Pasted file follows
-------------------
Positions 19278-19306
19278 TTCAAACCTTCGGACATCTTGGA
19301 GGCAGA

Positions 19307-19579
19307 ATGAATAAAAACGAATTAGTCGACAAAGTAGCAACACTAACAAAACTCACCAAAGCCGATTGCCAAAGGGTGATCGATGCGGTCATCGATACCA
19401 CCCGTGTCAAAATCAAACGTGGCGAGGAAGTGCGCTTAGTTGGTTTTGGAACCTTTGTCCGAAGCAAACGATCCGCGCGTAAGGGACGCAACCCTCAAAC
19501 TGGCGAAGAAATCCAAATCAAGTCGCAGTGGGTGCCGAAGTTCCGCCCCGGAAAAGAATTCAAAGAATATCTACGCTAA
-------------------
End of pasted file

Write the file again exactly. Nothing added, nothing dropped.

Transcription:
Positions 19278-19306
19278 TTCAAACCTTCGGACATCTTGGA
19301 GGCAGA

Positions 19307-19579
19307 ATGAATAAAAACGAATTAGTCGACAAAGTAGCAACACTAACAAAACTCACCAAAGCCGATTGCCAAAGGGTGATCGATGCGGTCATCGATACCA
19401 CCCGTGTCAAAATCAAACGTGGCGAGGAAGTGCGCTTAGTTGGTTTTGGAACCTTTGTCCGAAGCAAACGATCCGCGCGTAAGGGACGCAACCCTCAAAC
19501 TGGCGAAGAAATCCAAATCAAGTCGCAGTGGGTGCCGAAGTTCCGCCCCGGAAAAGAATTCAAAGAATATCTACGCTAA